Mobile robots have proliferated in factories and warehouses, and a key component is how they interface with production lines, conveyor belts, or human workers. Nord Modules last week announced its entry into the U.S. market with flexible systems that work with Mobile Industrial Robots’ MiR line of autonomous mobile robots.
Such modular loading and lifting systems may seem obvious, but Nord Modules standardizes them for easier installation and use.
The Robot Report spoke with Kenneth Bruun Henrikson, chief commercial officer of Nord Modules, about how his company developed these modules based on customer feedback. He also described how his own experiences in the Danish robotics community have helped build startups, as well as Nord Modules’ latest offering — the PM1500.
How did your previous experience at gripper makers On Robot and Purple Robotics lead to your position at Nord Modules?
Henrikson: During my time at On Robot, I was building its distribution network in Europe. After the merger with OptoForce and Perception Robotics that created OnRobot, I decided to split.
I was in contact with Peter [Nadolny Madsen, co-founder of Purple Robotics]. We both came from an engineering background. The company’s emphasis was on building software, and it needed people with experience with commercialization.
I had success building Purple Robotics’ global distribution network, shown in OnRobot’s offer to purchase the company after just one year.
At Purple Robotics, I was also in contact with Bruno Hansen, [co-founder of Mobile Industrial Robots (MiR) and] founder of Nord Modules. We agreed that we had mutual ideas and goals back in October. We’ve hired 10 people since then.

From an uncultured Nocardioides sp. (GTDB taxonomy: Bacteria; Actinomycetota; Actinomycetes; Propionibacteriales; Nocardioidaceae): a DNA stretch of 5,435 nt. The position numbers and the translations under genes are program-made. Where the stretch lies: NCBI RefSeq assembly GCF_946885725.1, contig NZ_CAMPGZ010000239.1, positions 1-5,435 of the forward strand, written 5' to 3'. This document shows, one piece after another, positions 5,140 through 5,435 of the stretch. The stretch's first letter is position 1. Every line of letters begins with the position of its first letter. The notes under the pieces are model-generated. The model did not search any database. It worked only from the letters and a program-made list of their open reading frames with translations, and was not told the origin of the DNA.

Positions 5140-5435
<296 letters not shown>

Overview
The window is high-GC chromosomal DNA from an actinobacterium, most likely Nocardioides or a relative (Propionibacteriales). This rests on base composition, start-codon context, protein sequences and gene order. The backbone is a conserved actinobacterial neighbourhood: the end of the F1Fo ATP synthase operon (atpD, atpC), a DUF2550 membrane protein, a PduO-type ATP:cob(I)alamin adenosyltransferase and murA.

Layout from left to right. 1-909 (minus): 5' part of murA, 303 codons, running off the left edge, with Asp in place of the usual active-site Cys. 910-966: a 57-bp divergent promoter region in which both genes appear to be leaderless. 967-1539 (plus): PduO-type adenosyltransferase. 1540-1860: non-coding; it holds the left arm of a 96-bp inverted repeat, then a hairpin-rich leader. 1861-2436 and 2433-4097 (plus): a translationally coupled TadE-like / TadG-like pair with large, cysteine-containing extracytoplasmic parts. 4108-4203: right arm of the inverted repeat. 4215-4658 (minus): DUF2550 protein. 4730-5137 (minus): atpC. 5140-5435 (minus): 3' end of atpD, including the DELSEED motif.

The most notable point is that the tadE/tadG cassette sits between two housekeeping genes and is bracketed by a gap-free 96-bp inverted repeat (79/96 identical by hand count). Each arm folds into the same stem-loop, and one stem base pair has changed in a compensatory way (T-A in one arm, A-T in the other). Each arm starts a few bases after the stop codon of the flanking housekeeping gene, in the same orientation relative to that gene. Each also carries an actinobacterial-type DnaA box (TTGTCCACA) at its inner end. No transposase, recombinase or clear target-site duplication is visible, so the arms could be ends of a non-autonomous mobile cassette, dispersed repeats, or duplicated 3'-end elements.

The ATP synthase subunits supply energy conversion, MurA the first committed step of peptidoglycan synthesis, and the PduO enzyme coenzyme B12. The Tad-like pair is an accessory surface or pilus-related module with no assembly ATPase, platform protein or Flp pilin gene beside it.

Nord Modules entered the market in November of last year. Right now, we are focused on building our distribution network and listening to the market. We are visiting big manufacturers and want to further develop our products.
Nord Modules’ Kenneth Bruun Henrikson has helped Danish robotics startups with commercialization.
What’s the nature of the partnership between Nord Modules and MiR?
Henrikson: We’re focused on building standard modules for the MiR robots. Already when Bruno was working with MiR, he came to the conclusion that some equipment was needed to make the robot more useful.
We have a strong belief that this will be a platform for MiR like UR+ is for Universal Robots with preferred end-of-arm tooling partners. Nord Modules is one of the first partners to be approved. It’s a win-win for MiR, for us, and especially our customers.
We’re very committed to MiR. We’re close partners, we use their distributors, and we have participated in different exhibitions together. At Automate in April, MiR will be showing our products.
Why do you think the robotics cluster in Odense, Denmark, has been so successful in launching new companies?
Henrikson: One reason for the success in Odense is that people here are very good at networking and helping each other.
In a fast-growing business with a lot of things going on, companies are bought, and leadership changes. I was within end-of-arm tooling; right now, I’m in the AMR [autonomous mobile robot] business, so it’s not like we’re competitors.
When people are looking for help to start up a company, I’m mentioned because of my experience. I like to help people who have ideas but not the experience. I’m working full-time at Nord Modules, but I have also helped startups with how to approach the market and get success.
What’s the value proposition for Nord Modules?
Henrikson: We want to change the way that manufacturers are thinking, where they want to have all their production lines at certain height — 800 mm [31 in.] — where people work. If they can bring down their production lines, they don’t need as much steel for the construction of conveyors and save on costs.